Naga City, Bicol
The Penafrancia Festival or the feast of Our Lady of Peñafrancia is celebrated on the third Saturday of September in Naga City, Bicol. The feast day is preceded by a novena, nine days of prayer, in honor of the Virgin.
On the first day of the Penafrañcia Festival, the image of the Virgin, a copy of the Madonna in Peñafrancia, Spain, is brought from its shrine to the Naga Cathedral where the novena is held. The statue of Our Lady of Peñafrancia is carried on the shoulders of male devotees.
On the last day, the image is returned to her shrine following the Naga River route. The colorful evening procession is lit by thousands of candles from devotees in boats escorting the image.
When the barge reaches its destination, the devotees shout "Viva la Virgen" (Long live the Virgin!) and the image is brought back in a procession to the cathedral.
The ritual transfer is known as translucion, and during the one-mile hike, devotees vie for the honor of carrying the statue on their shoulders. Thousands of believing arms stretch up from a sea of bodies desperate to touch the image of our Lady of Peñafrancia,
The famous Madonna of the Penafrañcia Festival is believed to have miraculous powers. On her Penafrañcia Festival feast day, pilgrims gather at her shrine to pay her homage for favors received.
History of the Penafrañcia Festival
To thousands of devotees who come from different parts of the Bicol Region and the country to attend the annual pintakasi, the origin of the Penafrañcia Festival and the Holy Image is not altogether known. The Penafrañcia Festival is a mystery to a great many especially the youth.
According to local history, a Spanish government official from Peñafrancia, Spain, settled with his family in Cavite in 1712. One day, his daughter fell ill and the family prayed for her recovery to the famous Madonna of Peñafrancia, a picture of whom was in their possession.
When the daughter recovered, the father vowed to build a chapel in honor of Our Lady of Peñafrancia in Manila. However, since he was being detained in Nueva Caceras, he built the chapel in that city instead. That city is now known as Naga, .
Many believe that the Holy Image had its origin in a pineapple plant which since time immemorial grew abundantly in Francia, the place where the Sanctuary in her honor stands today.
There is even a painting, purposely for commercial sale of the Holy Image, representing the Blessed Virgin as coming out of a pineapple fruit. The native word for pineapple is “piña”.
Peña de Francia sounds very much like Piña de Francia hence many believe that the Blessed Virgin must have really come from the pineapple fruit of France.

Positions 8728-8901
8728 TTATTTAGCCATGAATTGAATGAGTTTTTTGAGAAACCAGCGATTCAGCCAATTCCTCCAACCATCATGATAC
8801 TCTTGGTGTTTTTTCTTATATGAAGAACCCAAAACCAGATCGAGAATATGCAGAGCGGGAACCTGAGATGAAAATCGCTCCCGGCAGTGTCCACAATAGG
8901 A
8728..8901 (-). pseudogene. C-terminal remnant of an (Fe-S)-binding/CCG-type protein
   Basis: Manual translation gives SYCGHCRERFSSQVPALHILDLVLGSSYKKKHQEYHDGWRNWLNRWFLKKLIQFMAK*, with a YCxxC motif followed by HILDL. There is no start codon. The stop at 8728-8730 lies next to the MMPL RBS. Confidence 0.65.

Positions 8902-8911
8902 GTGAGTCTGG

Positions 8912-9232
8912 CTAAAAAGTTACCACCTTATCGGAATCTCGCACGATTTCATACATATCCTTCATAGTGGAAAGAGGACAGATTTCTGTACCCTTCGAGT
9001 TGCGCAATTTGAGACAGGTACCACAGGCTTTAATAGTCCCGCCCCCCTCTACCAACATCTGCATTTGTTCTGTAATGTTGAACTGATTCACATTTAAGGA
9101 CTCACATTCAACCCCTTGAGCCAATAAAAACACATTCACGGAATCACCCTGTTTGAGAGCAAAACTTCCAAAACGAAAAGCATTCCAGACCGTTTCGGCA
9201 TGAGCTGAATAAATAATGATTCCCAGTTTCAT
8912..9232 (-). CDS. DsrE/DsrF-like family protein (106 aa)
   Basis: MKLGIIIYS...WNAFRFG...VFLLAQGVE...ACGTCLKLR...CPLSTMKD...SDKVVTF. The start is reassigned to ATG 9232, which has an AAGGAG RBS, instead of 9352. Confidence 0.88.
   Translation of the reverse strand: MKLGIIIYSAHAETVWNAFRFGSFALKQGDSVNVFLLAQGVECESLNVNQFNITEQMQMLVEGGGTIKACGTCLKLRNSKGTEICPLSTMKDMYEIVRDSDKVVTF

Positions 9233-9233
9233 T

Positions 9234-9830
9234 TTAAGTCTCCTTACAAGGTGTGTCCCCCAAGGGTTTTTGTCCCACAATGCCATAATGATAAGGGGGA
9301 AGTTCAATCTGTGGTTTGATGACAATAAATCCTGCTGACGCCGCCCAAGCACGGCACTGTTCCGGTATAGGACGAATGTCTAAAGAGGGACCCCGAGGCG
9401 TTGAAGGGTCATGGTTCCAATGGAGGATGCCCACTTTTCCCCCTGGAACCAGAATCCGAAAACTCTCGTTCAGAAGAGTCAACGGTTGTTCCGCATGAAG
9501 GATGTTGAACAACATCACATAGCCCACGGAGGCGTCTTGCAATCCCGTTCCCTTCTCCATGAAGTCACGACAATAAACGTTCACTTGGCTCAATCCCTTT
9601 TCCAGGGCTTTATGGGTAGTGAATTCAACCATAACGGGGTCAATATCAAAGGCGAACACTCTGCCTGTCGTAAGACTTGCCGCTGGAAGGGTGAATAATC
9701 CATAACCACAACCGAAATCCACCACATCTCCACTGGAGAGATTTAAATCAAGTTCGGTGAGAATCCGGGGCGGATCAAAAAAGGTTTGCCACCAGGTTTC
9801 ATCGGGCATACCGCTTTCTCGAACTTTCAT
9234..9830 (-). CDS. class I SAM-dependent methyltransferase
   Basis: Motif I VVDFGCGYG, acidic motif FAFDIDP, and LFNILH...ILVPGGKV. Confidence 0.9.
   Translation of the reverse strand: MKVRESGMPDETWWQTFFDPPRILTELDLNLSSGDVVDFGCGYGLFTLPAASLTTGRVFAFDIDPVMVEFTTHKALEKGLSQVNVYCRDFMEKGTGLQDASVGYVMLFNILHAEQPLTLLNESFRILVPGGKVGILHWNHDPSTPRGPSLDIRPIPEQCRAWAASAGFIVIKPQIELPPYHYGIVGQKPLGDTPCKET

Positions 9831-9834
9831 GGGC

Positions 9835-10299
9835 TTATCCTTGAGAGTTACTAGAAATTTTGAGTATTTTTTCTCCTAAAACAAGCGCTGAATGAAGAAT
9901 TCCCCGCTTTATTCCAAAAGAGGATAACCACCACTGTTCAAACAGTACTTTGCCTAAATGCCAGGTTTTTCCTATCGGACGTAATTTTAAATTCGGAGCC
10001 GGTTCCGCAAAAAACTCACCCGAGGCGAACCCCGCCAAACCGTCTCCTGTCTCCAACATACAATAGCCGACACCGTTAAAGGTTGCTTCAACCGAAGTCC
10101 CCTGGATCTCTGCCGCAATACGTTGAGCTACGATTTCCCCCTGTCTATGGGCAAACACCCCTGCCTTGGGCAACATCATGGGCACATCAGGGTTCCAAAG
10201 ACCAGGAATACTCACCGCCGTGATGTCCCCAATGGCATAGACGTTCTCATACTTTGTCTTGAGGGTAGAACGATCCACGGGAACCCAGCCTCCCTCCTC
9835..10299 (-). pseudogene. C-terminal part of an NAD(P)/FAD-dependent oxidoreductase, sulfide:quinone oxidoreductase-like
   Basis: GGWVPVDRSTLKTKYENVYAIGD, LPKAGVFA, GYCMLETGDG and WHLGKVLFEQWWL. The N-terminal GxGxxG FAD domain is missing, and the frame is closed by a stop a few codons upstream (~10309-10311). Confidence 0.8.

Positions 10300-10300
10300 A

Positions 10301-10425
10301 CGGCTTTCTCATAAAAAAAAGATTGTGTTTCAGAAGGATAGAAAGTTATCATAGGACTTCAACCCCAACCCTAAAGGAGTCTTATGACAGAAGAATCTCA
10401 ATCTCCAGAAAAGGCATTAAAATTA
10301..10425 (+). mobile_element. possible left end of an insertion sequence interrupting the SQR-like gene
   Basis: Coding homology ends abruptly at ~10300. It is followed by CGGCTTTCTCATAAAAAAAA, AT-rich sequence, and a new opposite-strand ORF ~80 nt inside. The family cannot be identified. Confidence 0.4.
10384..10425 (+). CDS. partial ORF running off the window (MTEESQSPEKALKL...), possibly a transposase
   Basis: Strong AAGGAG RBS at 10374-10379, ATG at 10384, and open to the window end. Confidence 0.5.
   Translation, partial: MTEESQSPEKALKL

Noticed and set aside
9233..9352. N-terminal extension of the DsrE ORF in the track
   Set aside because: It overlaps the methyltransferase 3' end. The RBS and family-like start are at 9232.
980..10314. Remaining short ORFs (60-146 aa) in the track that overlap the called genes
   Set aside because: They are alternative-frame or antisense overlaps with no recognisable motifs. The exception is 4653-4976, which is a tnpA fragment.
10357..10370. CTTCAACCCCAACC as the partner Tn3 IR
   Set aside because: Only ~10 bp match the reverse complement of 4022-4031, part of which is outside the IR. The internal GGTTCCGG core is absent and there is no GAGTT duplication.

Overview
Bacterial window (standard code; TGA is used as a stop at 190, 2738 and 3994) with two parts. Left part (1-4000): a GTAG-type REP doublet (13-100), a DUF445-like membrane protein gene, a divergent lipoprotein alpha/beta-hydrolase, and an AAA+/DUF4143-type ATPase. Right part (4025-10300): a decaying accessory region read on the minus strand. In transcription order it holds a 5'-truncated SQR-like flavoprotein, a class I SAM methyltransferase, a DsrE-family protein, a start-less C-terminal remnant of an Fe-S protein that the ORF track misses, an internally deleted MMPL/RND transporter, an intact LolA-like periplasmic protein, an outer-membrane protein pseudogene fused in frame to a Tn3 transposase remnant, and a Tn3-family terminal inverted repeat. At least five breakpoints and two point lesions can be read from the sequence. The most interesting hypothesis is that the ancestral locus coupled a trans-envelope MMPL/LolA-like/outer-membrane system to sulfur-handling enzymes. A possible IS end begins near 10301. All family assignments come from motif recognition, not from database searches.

Peña de Francia, Literally, is Rocky hill of France, where the Image of Our Lady of Peñafrancia is believed to have been discovered by a hermit named Simon Vela.
The discovery of the Holy Image is a wonderful story of providence whose retelling will never fail to evoke a sense of wonderment and mystery in the hearts and minds of believers and cynics alike.
On September 4, 1634, in the city of Paris, capital of France, a child was born to pious and religious parents, Rolan and Barbara. He was christened Simon.
They were quite well off; their property was more than sufficient to maintain a family of four. Early in youth, however, Simon despised wealth although his parents could well afford his wishes. He was rather of a religious turn of mind and was wont to kneel before the altar of the household shrine to pray. He was no ordinary boy who, instead of taking part in boyish games and pranks, found delight in things spiritual.
Nothing the religious bent of their child, the parents sent him to school at the age of ten to study grammar and, later, philosophy to prepare him for the priesthood. Not being bright, however, he was not able to finish his studies and was not ordained therefore to the priesthood.
When he was old enough, his parents advised him to marry, but marriage offered no allurement to him as he had made a vow to the Holy Virgin to devote his life to works of piety.
When his parents and his only sister died, Simon inherited all their property. To avoid trouble which he thought might ensue from his possession of such wealth, he sold his patrimony and donated the proceeds to the church, the poor and the destitute, and to charitable institutions. He then applied for a position as chamber boy in a convent of a Franciscan church in Paris.
Main source: penafrancia.net
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